Are we too lazy to climb? Are they afraid of heights? Was the climbing too hard? I don't think so. I think that most of us talked ourselves into believing that there were just too many steps to take. Like our reaction to seeing extremely long lines at amusement theme parks, we simply didn't have the patience to wait in line to experience the unknown. Long term smokers have very little memory of what a healthy body and an unaddicted mind were like. You can tell a 30 year smoker that within three months of ending its use that they could experience up to a 30% improvement in overall lung function, and begin experiencing entire days where they never once think about wanting to smoke nicotine. But if you can't imagine or remember what healthy lungs are like, or going an entire day without concerns of replenshing the blood streams constantly falling nicotine reserves then you've wasted your breath.
If elephant was the best tasting meat in the world, and we told you that you had to eat an entire two ton elephant, you'd say "impossible!" Eating four thousand pounds of elephant is a far greater challenge than the 72 hours it takes for your body to become nicotine free and your withdrawal symptoms to peak, but it is not impossible. How do you eat a 4,000 pound elephant? One bite at a time! How do you make a 72 hour mountain climb? One step at a time.
We smokers are impatient people. We want results now! But it isn't our fault. Our minds have been conditioned by our addiction to expect immediate relief from the anxiety of early withdrawal, which always arrives within 8 seconds of sucking new nicotine into our lungs. Within 20 to 30 minutes our blood nicotine level will again fall to the point that minor discomfort arrives, and again we obtain almost immediate relief as new nicotine laden smoke is sucked into crying lungs. A pack a day smoker repeats this cycle of obtaining immediate relief about 7,300 times a year. Yes, smokers are impatient when it comes to bringing an abrupt halt to the symptoms of withdrawal but we've got reason to be impatient. Our addiction has bred a powerful habit and recovery doesn't happen overnight.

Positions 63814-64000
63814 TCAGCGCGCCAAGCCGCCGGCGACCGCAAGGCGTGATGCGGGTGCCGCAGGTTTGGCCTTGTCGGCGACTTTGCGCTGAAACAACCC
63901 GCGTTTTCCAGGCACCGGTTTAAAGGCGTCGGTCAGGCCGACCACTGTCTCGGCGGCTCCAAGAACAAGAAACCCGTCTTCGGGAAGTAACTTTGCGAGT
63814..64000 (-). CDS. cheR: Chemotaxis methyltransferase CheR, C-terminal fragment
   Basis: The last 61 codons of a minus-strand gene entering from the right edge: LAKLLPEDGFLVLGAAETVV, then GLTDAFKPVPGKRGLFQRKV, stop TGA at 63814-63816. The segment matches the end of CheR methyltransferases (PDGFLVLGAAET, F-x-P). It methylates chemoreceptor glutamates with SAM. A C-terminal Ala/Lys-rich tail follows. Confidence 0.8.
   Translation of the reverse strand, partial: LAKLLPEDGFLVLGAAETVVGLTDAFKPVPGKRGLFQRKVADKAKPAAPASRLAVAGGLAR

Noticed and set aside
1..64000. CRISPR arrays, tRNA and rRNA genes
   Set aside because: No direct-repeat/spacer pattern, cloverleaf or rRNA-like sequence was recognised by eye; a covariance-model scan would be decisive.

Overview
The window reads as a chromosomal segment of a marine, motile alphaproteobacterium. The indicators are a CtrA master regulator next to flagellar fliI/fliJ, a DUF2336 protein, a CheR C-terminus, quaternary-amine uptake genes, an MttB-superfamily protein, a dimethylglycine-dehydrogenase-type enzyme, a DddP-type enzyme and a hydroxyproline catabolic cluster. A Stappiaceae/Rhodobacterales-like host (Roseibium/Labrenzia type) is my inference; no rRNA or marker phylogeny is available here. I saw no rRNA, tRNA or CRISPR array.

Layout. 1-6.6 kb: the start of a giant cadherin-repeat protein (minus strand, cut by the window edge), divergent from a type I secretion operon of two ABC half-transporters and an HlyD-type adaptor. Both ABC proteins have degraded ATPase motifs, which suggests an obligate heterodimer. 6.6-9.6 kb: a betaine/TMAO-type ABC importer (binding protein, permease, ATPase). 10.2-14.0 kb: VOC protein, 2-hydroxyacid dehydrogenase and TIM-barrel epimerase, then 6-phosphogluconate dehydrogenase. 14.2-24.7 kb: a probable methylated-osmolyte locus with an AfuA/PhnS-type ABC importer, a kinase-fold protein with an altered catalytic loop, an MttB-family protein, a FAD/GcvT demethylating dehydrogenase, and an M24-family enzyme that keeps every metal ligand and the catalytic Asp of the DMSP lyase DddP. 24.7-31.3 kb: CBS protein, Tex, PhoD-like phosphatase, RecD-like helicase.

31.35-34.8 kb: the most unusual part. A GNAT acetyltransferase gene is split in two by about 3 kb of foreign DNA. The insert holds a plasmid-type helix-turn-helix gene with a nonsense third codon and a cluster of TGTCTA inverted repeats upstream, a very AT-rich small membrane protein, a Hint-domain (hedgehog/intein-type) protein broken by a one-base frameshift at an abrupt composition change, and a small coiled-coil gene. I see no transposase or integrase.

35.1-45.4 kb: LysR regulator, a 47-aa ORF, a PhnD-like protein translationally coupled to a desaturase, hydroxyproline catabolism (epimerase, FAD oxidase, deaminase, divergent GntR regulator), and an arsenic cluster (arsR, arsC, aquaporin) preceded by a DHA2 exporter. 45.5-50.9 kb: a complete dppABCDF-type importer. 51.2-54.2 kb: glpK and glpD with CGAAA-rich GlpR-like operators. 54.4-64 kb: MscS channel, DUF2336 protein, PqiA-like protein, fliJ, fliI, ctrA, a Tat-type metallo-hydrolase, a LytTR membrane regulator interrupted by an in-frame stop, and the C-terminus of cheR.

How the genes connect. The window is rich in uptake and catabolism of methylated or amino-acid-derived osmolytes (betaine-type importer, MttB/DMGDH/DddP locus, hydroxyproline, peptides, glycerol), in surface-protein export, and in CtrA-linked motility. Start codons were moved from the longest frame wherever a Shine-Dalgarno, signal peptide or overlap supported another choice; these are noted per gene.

Successful quitters are those who have learned to control their impatience by ignoring the size of the elephant or the height of the mountain, as they continue taking just one bite and one step at a time. There are many tasks in life that require baby steps in order to finish what we've started. You can't build a beautiful wall with just one brick, receive a new baby after one month of pregnancy, obtain a college degree with just one class, or cook a delicious holiday dinner in a few short minutes. Imagine getting half of a meal cooked and then leaving the kitchen or building half a wall built and then walking away. Going the distance in life is normal. Swimming half way across the pool and then stopping is not.
You deserve to taste freedom! It's our birthright. There are hundreds of millions of recovered and comfortable ex-users and none were stonger than we are. They simply learned a a bit of patience. Why not give yourself a chance to meet the real you! Stop using for just one hour and then celebrate! Remember, that next craving will end whether it's fed or not. Why not bring them to a permanent end!